- If you’re regularly cancelling plans, there may be something more serious going on that you need to address. There are people you can talk to if that’s an option to you, such as trusted friends and family or an external services like the Samaritans or CALM.
The important thing is not to feel guilty as that will compound your feelings even more.
In most cases, if you’ve made plans with someone or a group of people, you must have a decent enough relationship to consider it in the first place. Which, in turn, means they should respect your decision and avoid forcing you to do something you don’t want to. Good friends will tell you to put yourself first, not make you feel like you mustn’t.
12. Be conscious of your language around mental health
There’s been a lot of talk about mental health in the workplace over the last few months and for those working from home, communication will be through services like Skype, Google Meet, and Zoom. That can be quite a shift for people who prefer in-person contact and so using this technology comes with pitfalls – namely misinterpretations.
On the subject of mental health, it’s important to consider the language you use in emails and on video calls that may make people uncomfortable or feel excluded. A few of my tips are:
- Avoid words like “crazy” or “mental” when describing something unexpected – consider alternatives like “ridiculous” or “unbelievable”, for example.
- Be wary of how you talk about other people, even if they aren’t in the conversation.
- Don’t be offended if someone calls you out and don’t attack them for it. Take it as an opportunity to learn.
It can be difficult but calling out language you feel is discriminatory can prevent it from becoming more normalised. By being more aware and actively inclusive, you can help create a safer environment for everyone.
Social media has its good and bad points. It can help you keep in touch with friends across the world, enjoy memes, and find useful news depending on where you look. But it can also be a toxic place and not the kind of environment you need if you’re struggling with your mental health.
If it’s all getting too much, consider logging off or deactivating if the temptation to go online is too strong. But, if you just want to readjust/rework (not sure what the word is) your timeline, you can:
- Use Twitter lists for a more condensed experience
- Go through your following list and unfollow people who make you feel down, uneasy, or uncomfortable
- Mute people if you need some time away from their tweets
Whatever you do, remember it’s your timeline, not anybody else’s.
14. Try ASMR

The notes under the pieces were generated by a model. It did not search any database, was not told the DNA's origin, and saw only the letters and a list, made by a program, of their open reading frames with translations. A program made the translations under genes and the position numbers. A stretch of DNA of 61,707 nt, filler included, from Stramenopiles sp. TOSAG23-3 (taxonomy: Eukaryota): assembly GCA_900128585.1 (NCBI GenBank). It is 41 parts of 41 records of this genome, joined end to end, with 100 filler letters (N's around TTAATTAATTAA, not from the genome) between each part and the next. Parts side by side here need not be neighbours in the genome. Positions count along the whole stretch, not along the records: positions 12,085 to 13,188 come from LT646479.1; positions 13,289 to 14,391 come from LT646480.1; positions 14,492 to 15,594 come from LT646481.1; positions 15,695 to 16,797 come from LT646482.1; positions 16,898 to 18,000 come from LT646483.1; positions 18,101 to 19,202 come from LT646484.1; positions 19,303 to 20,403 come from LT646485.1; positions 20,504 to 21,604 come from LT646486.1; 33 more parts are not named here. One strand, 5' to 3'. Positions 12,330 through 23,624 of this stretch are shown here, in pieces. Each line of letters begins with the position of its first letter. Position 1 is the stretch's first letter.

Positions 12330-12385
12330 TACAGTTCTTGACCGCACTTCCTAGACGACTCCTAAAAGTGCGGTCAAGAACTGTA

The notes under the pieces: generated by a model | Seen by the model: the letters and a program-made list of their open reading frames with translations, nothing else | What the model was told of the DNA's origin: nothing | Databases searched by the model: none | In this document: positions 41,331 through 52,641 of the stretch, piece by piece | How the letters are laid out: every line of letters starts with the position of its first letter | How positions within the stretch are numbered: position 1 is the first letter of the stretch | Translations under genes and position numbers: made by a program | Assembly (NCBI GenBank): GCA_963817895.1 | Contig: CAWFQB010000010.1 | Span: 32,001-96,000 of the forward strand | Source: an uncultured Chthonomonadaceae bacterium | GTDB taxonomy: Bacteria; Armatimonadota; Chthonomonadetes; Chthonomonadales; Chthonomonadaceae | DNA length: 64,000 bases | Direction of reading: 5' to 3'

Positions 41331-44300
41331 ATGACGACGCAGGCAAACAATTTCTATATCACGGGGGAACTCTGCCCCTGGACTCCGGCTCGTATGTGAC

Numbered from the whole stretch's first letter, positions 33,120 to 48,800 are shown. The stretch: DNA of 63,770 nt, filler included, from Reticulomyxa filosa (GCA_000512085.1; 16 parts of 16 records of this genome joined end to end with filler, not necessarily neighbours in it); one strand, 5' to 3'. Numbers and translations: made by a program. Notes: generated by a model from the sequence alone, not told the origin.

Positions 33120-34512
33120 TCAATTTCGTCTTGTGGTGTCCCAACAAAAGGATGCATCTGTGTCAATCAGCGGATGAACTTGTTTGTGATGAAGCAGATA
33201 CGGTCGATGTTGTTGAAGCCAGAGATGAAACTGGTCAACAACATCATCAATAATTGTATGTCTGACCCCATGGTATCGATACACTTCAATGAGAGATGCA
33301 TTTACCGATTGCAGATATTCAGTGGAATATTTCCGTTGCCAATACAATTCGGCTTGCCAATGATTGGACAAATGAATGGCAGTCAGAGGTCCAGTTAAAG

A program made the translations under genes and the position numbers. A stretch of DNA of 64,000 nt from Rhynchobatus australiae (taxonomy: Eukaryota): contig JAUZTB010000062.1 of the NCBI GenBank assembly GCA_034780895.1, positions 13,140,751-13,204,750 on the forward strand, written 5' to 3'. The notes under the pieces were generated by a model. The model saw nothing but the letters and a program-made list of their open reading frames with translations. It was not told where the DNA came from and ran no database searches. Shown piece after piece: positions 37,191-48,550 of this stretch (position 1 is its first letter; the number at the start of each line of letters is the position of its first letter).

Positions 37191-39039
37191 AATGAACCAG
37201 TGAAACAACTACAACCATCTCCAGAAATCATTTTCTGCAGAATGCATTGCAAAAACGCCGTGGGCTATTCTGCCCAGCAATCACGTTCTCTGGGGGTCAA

Something else I do that gets a bad rep is ASMR (autonomous sensory meridian response) but it works for some people. It’s a neurological experience conjured by listening to soft voices, resulting in tingling sensations in parts of the body.
It doesn’t work for everyone, and could end up being an irritant, but studies have been carried out assessing the sensations and what they can do to the brain.
15. Feel your feelings…
There’s a tendency to mask your emotions to conform to a cult of positivity. Do you feel pressured to do self-care, smile away your feelings, think of others who have it worse so you shouldn’t feel bad about yourself? Then try something different: just feel. If you’re frustrated or overwhelmed, just feel that and be in that space for that moment and let it ride out. Think of it like a storm that comes and passes. There might not be a rainbow right after but your mind will be a little clearer and you’ll be better prepared for when it comes back.<br> <br> As simple as it sounds, letting all of your emotions out in one go, or at least the majority of them, will allow more time and space for you to enjoy later on. With less distractions, you can work on all of the things we’ve mentioned so far, making even the smallest of changes to improve your mental health. it all makes a difference.
16. …But don’t be hard on yourself
My last piece of advice is to take it easy. It’s tough out there but that doesn’t mean you have to be tough on yourself. I’ve noticed on social media people suggesting you must use all this “free time” to improve yourself, learn new things, be productive. But just trying to survive and be okay can be a struggle so if you’re doing that right now, you’re being productive.
Doing what you can do is enough, more than enough in fact.
Stay home and stay safe
Whatever you decide to do, the number one priority during this pandemic is to stay home and stay safe. Wash your hands regularly, wear masks if you have them when you go out, keep 2m apart, and only go out when you absolutely have to.